With the Arizona Fall League wrapping up, the MLB.com Pipeline team broke down the top players at each position. Perhaps no single prospect impressed to the extent of Gleyber Torres, the Yankees shortstop who was acquired in the Aroldis Chapman trade. Live-armed Red Sox righty Michael Kopech and Indians outfielder Bradley Zimmer were among the other high-profile young players who impressed, but a variety of lesser-known names also drew attention.
Here are some more prospect and international notes from around the game:
- Baseball America’s J.J. Cooper broke down the top Rule 5 draft candidates. Teams always have to balance roster needs with their assessments of young players who are eligible for the draft, and every year at least a dozen or so players who aren’t added to a 40-man roster will be plucked by another organization. This time around, as usual, many of the most plausible Rule 5 options are pitchers. But two position players warranted mention from Cooper as well: Pirates third baseman Eric Wood and Mets utility infielder Phillip Evans. Both have posted much better numbers of late, but apparently did not do quite enough to convince their organizations of their value — or, perhaps, of their ability to stick on another team’s active roster for a full season.
- The first player that Cooper notes, Padres righty Yimmi Brasoban, seems an intriguing candidate for the Rule 5 since he possesses a big fastball and quality slider that could make him a useful bullpen piece. But San Diego’s decision to leave him unprotected may well be due to elbow issues, as Dennis Lin of the San Diego Union-Tribune reports on Twitter. The young reliever is undergoing stem cell and platelet-rich plasma treatments, suggesting he may be trying to stave off a surgical option. We have seen injured players go in the Rule 5 before; if they aren’t able to meet the active-duty requirements in the season following the draft, they can reach it in future campaigns.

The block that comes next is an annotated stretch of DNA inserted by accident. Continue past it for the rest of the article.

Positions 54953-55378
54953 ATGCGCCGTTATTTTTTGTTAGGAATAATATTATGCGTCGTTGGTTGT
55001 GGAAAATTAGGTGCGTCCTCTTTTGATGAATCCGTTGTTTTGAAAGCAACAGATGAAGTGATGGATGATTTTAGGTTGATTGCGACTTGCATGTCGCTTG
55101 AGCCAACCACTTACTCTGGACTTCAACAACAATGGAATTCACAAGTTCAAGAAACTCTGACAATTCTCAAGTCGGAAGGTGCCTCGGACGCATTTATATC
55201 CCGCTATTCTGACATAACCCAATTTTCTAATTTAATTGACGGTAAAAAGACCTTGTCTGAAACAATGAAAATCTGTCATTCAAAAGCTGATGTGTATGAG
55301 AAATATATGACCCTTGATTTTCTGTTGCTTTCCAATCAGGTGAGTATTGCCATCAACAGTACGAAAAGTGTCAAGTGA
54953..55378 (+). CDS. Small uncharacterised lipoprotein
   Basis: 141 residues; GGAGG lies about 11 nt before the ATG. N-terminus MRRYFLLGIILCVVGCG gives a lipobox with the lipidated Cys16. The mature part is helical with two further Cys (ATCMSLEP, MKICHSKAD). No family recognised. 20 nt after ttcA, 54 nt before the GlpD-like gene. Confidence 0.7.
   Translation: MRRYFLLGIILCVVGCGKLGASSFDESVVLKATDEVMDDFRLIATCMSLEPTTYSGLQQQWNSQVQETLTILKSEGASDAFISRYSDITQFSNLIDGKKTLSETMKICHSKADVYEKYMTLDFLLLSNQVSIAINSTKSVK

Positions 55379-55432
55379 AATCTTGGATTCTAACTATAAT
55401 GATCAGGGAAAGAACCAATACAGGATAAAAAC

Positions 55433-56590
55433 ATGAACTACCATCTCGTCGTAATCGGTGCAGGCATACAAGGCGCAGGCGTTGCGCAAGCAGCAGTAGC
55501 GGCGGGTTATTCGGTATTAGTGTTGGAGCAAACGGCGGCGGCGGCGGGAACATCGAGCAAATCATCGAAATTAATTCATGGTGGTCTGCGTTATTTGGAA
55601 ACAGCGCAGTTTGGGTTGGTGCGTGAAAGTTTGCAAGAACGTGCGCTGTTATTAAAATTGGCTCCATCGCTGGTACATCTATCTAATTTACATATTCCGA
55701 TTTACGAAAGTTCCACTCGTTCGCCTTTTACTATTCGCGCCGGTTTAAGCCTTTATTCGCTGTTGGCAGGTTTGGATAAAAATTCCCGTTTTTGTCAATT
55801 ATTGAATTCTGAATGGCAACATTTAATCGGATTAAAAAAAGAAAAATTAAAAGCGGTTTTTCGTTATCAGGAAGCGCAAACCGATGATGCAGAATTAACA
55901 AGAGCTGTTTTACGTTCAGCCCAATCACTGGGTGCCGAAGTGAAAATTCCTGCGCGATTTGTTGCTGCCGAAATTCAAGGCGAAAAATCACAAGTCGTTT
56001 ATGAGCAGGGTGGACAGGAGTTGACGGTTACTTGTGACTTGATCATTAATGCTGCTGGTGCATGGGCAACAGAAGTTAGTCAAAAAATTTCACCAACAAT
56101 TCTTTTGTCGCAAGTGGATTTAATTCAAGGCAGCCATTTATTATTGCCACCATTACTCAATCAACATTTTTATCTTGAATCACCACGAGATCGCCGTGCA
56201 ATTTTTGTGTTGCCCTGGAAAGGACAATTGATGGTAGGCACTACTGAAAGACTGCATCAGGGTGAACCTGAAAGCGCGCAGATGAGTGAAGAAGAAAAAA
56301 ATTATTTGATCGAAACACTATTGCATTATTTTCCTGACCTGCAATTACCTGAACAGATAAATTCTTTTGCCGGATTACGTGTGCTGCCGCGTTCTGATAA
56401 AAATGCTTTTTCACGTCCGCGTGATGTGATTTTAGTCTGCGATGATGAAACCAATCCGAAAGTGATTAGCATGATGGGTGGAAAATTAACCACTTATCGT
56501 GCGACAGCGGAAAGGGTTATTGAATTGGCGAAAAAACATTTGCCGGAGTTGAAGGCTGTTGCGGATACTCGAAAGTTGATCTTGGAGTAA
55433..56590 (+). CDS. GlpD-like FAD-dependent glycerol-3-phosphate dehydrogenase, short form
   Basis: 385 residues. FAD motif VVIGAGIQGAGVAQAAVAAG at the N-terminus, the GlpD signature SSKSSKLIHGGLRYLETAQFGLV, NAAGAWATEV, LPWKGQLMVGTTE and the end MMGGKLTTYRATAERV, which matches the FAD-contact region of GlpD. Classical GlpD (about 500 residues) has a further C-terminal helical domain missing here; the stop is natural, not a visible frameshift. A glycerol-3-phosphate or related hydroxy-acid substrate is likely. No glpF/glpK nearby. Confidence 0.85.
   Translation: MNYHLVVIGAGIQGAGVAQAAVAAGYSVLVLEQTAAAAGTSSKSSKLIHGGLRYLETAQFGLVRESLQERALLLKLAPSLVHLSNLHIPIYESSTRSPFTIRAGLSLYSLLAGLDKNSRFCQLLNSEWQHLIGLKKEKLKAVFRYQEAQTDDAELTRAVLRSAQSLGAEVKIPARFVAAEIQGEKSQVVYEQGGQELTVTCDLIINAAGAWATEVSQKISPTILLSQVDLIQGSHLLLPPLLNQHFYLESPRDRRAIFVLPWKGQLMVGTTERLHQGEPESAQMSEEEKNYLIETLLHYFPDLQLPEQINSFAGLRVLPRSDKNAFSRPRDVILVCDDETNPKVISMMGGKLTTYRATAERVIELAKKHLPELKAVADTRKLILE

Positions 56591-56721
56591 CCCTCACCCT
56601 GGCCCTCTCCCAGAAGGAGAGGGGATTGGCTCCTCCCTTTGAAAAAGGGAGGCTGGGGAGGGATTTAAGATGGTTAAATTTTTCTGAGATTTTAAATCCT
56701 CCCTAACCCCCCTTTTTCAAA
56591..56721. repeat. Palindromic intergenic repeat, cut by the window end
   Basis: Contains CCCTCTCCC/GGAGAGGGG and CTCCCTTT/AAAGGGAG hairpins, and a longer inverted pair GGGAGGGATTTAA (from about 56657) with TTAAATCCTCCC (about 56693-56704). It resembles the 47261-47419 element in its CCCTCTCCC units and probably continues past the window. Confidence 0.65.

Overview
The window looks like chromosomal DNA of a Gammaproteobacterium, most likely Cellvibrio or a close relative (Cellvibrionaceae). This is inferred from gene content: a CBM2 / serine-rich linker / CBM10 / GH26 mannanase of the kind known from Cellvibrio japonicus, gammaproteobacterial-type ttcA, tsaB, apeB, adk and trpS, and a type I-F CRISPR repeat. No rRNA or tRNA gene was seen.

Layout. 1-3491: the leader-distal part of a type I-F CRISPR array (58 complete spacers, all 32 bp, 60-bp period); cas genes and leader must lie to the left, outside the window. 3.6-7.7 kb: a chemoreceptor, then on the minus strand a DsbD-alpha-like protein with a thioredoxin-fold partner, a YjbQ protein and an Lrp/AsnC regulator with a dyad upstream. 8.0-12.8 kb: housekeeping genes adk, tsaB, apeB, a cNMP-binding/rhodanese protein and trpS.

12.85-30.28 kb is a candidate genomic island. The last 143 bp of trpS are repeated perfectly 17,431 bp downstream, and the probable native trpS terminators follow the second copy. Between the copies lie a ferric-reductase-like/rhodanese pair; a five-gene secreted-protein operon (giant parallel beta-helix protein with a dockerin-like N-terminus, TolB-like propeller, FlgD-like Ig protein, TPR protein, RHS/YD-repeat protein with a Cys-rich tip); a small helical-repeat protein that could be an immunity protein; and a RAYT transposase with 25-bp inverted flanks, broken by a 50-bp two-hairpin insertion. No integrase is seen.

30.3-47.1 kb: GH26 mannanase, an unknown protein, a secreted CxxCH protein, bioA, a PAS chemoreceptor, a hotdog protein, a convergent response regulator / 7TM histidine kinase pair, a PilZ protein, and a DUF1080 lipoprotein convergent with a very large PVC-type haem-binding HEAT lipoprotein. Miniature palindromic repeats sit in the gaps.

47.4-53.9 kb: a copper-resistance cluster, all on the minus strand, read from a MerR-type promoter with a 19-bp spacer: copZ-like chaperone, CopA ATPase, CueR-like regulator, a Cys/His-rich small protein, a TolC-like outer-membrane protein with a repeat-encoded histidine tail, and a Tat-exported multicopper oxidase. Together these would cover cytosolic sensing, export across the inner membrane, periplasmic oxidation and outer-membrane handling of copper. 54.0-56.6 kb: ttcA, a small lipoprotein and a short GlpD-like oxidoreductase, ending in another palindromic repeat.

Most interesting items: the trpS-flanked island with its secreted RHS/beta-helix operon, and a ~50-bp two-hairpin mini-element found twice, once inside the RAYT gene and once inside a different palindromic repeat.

- Ben Badler of Baseball America argues that Major League Baseball would be better served to increase its current bonus pool limitations for international players than to institute an international draft. Low-revenue clubs are able to compete for top talent in the current system, he explains, so there’s no compelling reason in that regard to move to a draft. The problem, per Badler, is that the current signing levels are just too low, which has led many teams in baseball to exceed the limitations and accept future bonus limitations. His solution is to significantly boost the overall pool bonus amounts, make them equal for all teams, and increase the penalties for exceeding the pool. That — or some other hypothetical system — would still allow for cost containment while also serving other interests, Badler argues, including competitive balance and equal opportunities for all teams and players.
- There are new details in the human trafficking case against agent Bart Hernandez, as Jose Pagliery of CNN.com reports. Hernandez was allegedly involved in a scheme with a violent smuggler, the government alleges, with tens of millions of dollars flowing to the masterminds after Cuban ballplayers such as Jose Abreu and Yoenis Cespedes landed large bonuses with major league organizations. While the players were treated more humanely than the average citizens who were also being moved in the alleged conspiracy, they were nevertheless treated like prisoners and coerced into signing with Hernandez, per the charges.